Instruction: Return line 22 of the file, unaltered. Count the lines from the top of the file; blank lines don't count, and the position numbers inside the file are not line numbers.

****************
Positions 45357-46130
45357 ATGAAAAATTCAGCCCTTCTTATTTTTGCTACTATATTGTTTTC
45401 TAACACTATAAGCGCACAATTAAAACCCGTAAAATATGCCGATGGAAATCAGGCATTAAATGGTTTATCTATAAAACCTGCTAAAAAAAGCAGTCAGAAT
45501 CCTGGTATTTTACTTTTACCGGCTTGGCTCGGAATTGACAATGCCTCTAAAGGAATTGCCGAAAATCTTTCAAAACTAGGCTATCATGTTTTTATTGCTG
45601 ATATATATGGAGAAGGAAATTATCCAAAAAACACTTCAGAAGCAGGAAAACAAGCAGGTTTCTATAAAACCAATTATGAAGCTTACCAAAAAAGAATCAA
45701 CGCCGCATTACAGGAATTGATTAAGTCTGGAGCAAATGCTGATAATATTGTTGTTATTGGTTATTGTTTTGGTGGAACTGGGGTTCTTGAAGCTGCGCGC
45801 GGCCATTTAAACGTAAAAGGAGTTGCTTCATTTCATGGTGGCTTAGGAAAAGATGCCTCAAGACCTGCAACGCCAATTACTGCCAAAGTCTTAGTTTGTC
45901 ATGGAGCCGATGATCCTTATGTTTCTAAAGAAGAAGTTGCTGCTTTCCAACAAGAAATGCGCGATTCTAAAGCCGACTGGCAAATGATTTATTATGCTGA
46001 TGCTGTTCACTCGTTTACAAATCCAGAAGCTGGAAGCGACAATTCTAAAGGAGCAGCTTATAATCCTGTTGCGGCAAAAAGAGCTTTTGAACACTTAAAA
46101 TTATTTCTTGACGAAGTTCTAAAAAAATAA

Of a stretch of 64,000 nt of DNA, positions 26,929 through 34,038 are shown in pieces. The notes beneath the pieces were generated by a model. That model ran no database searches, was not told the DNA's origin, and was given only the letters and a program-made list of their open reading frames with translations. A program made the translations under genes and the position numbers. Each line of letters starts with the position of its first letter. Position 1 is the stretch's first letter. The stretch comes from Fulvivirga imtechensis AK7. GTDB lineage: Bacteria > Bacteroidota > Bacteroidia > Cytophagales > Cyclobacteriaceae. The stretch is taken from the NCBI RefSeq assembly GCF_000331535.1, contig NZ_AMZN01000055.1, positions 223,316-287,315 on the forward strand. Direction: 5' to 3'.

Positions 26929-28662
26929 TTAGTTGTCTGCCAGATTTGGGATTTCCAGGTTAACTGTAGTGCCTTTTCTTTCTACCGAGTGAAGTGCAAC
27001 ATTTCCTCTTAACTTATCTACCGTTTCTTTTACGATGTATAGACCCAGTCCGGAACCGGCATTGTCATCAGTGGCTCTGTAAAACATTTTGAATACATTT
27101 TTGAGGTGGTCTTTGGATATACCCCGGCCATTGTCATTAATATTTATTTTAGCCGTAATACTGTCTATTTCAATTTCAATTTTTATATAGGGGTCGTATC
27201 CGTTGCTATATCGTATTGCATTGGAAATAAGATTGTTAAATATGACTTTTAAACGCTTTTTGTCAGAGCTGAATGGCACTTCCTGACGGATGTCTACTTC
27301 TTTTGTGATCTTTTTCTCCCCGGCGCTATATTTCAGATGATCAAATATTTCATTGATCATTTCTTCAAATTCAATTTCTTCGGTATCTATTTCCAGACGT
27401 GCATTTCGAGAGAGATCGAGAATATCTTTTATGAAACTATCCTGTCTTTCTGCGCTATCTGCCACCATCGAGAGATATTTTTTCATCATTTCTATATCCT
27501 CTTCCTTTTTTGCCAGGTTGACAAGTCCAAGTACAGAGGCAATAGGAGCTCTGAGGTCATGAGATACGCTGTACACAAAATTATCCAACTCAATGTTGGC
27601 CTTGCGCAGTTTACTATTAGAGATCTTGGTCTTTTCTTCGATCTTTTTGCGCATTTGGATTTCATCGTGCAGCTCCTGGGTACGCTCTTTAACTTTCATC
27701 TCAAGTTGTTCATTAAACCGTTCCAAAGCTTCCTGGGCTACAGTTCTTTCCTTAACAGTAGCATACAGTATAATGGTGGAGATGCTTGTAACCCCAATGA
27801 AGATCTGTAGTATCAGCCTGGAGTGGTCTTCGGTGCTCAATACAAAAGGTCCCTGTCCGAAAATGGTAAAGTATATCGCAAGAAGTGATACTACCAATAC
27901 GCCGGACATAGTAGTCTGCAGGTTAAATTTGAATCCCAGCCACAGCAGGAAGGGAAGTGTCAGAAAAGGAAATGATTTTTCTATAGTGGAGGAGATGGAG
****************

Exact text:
27801 AGATCTGTAGTATCAGCCTGGAGTGGTCTTCGGTGCTCAATACAAAAGGTCCCTGTCCGAAAATGGTAAAGTATATCGCAAGAAGTGATACTACCAATAC